Activities to improve teamwork in the office
While most companies spend most of their energies and precious resources on keeping clients happy, they shouldn't neglect one crucial factor to their business success, and that is their employees, their most important asset. To create an atmosphere of inclusiveness and promote a corporate culture that breeds on collaboration, critical thinking, and creativity, team building activities can be part of the strategy.
These exercises can be an effective motivational factor for increased productivity and can be a great way to break any communication barrier. These activities, however, don't always require complex preparations and don't always have to take place outside the office.
A 15-minute team activity can be done in the workplace before or after a meeting or whenever it feels like a good time for employees to bond and get all fired up for the remaining day's stretch. Here are some fun games and team activities to try in the office:
Activity 1: Two Truths and a Lie
When to do it: If there's a new guy in the office or if you just want employees to get to know each other better, this activity can be a great ice breaker. This can be nice way to start conversations, encouraging better communication among co-workers.
Props to prepare: None. It's that easy.
• On a piece of paper, each one should write two truths and one lie about him/herself. To make this activity more fun and exciting,statements written on paper should be little-known facts or even secrets.
• Ask each one to reveal what he or she has written on the paper and let the rest of the team take a guess which statement is a lie.The one reading the note should convince others that what he/she is saying is the truth, while the rest of the group can fire away questions to get to the truth.
• The game can be played as one big group or in two or more smaller teams. Points will be granted to anyone or any team who can make the right guess and those who can give others a hard time figuring out the real lie.
Activity 2: Finding the difference in the other team
When to do it: This game is best played when there's an apparent lack of energy in the team, if employees seems stressed out and drained. This is a great exercise to keep them energized and more focused, as this requires a great deal of concentration.
Props to prepare: None. Just your team's participation.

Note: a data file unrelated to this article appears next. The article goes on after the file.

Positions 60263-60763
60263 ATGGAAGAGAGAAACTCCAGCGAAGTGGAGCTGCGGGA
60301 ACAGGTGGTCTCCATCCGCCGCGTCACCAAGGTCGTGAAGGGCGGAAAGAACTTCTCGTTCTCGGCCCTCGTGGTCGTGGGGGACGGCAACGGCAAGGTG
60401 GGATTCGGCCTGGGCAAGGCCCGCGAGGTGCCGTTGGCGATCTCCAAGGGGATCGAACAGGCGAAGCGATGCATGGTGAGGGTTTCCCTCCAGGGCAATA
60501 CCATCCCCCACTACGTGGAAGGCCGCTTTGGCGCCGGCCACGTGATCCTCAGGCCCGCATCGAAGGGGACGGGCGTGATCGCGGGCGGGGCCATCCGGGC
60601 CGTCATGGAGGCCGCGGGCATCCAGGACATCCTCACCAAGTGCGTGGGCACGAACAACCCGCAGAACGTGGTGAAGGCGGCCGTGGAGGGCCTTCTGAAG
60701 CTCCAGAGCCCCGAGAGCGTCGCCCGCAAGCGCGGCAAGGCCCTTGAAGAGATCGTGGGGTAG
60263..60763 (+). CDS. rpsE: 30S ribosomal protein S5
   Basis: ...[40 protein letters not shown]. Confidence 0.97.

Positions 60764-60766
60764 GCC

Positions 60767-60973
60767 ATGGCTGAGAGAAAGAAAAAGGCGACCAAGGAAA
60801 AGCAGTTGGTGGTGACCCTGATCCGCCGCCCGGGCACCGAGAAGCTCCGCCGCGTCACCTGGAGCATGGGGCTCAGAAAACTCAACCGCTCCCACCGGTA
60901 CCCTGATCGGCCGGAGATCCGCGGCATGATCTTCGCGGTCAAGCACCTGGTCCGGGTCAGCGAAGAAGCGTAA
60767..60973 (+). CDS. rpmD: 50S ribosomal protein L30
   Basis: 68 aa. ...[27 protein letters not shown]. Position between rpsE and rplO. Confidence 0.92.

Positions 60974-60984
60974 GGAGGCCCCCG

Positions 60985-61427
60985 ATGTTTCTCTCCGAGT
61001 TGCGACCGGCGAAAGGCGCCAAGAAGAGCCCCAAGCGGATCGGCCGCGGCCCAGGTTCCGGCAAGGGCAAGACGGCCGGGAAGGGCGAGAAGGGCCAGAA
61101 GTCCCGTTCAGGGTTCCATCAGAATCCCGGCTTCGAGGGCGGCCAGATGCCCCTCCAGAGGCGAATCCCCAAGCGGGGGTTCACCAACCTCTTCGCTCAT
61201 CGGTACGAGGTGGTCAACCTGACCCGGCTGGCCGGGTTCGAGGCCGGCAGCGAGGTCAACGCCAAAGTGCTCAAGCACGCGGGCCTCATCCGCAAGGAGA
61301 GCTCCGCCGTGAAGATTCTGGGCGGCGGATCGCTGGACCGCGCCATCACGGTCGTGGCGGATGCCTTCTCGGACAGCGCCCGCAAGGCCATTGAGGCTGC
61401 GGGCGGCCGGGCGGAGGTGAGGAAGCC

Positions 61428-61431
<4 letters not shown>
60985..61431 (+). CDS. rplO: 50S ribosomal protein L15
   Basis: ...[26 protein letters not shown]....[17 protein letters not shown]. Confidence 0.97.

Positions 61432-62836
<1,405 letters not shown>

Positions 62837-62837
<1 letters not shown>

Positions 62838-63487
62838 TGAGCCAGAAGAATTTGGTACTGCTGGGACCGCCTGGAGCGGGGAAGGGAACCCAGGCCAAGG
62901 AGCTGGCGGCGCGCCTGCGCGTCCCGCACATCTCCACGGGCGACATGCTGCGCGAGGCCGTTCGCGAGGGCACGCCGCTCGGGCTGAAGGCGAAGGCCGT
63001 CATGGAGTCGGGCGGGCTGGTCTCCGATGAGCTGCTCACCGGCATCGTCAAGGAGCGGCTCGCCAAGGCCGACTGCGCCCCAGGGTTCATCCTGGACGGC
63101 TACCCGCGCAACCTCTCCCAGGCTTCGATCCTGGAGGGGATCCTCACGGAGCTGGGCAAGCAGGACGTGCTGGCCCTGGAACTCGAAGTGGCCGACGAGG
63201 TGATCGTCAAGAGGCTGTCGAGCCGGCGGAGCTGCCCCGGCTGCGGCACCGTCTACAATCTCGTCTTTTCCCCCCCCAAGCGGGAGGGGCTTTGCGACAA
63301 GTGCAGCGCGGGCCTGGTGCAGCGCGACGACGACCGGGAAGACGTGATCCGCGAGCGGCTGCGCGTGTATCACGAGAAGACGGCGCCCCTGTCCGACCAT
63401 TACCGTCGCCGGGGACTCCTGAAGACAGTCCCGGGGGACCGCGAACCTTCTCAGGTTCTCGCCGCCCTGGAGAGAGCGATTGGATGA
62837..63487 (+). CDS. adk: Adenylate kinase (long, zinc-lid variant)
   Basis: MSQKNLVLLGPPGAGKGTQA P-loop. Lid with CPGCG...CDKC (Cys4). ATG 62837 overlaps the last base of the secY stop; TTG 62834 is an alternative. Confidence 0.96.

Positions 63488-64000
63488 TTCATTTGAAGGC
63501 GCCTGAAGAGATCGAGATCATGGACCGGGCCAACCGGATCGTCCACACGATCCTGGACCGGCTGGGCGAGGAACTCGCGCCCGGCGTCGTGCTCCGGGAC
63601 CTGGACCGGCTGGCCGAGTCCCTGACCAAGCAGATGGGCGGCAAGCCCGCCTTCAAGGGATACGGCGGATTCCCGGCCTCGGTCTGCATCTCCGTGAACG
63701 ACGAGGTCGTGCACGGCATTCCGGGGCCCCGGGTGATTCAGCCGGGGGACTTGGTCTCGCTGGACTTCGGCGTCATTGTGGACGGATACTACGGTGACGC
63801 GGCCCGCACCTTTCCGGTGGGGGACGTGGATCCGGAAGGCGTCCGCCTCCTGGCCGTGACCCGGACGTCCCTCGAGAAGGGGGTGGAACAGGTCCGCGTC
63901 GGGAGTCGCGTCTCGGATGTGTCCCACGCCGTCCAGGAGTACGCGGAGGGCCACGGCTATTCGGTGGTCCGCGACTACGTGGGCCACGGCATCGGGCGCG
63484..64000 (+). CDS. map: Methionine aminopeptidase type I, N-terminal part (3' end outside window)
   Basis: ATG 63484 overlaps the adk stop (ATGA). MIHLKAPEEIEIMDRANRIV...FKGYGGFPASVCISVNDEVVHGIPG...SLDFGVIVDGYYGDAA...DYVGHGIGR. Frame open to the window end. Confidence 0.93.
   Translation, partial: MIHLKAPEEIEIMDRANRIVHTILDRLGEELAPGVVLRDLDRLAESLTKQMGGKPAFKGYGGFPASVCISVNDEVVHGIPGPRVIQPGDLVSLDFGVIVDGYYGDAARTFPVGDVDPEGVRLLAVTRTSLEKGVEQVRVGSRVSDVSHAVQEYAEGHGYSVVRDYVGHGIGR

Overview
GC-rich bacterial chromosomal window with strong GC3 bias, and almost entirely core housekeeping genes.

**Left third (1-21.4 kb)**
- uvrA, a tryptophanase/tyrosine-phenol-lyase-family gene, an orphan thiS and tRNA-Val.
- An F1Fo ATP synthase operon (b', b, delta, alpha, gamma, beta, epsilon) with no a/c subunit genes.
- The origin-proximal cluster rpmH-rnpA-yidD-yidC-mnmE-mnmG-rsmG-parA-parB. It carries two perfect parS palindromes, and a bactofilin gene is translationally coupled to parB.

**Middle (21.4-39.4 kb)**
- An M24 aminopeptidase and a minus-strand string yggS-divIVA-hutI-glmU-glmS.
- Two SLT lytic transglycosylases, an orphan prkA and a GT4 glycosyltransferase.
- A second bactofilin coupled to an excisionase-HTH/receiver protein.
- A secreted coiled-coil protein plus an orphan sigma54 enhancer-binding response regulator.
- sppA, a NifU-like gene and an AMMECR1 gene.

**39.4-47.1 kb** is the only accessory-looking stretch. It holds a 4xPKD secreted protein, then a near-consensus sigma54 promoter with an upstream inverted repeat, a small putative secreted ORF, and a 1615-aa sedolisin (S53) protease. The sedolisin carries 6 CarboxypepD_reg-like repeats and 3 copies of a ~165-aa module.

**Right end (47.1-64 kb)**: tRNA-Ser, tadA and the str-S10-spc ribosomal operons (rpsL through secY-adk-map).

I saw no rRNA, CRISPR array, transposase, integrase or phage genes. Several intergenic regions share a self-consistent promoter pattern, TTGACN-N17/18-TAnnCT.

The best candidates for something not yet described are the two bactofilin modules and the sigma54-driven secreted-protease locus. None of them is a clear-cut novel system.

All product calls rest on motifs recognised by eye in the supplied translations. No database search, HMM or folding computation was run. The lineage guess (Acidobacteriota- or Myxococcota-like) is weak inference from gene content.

• Group employees into two teams and ask each group to form two equal lines.
• Ask one team to turn around as the other group changes 10 things about themselves (clothing, jewelry, hairdo, or anything they can swap with other members of the group, etc.-changes should be visible)) in just 40 seconds.
• As they face the other group, the team should identify all the changes made, requiring full concentration and testing their memory.
• Teams will then take turns. Points will be awarded for every recognized change.
Activity 3: A Bridge of Strength
When to do it: If you need to inspire teamwork and creativity and encourage your team to work together in solving a problem.
Props to prepare: This activity requires one cardboard box (about 15-in. square) with an open top,mini marshmallows, toothpicks, and paperclips.
• Give each team 5 minutes to create a bridge using toothpicks and marshmallows. The bridge should go from one end of the box to the other.
• After 5 minutes, the team will be asked to add paper clips to the bridge within one minute. These paperclips will add weight to the bridge and, if the team isn't too careful, this may pull down and break their creation.
• Points will be awarded to every paperclip added to the bridge before time runs out. The bridge shouldn't collapse until the given time.
Activity 4: Bonding Belt
When to do it: Bonding Belt can be played in the office to keep workers all fired up before or after the staff meeting. This game can easily spark conversations and inspire conversations.
Props to prepare: A large, clear space, a timer, and some rope or band (or any similar item)
• Form groups with at least 6 members.
• Bound by rope or band, each team should be able to cross the other side, from point A to B, as quickly as they can.
• They can use any strategy to get to the finish line in the shortest time possible.
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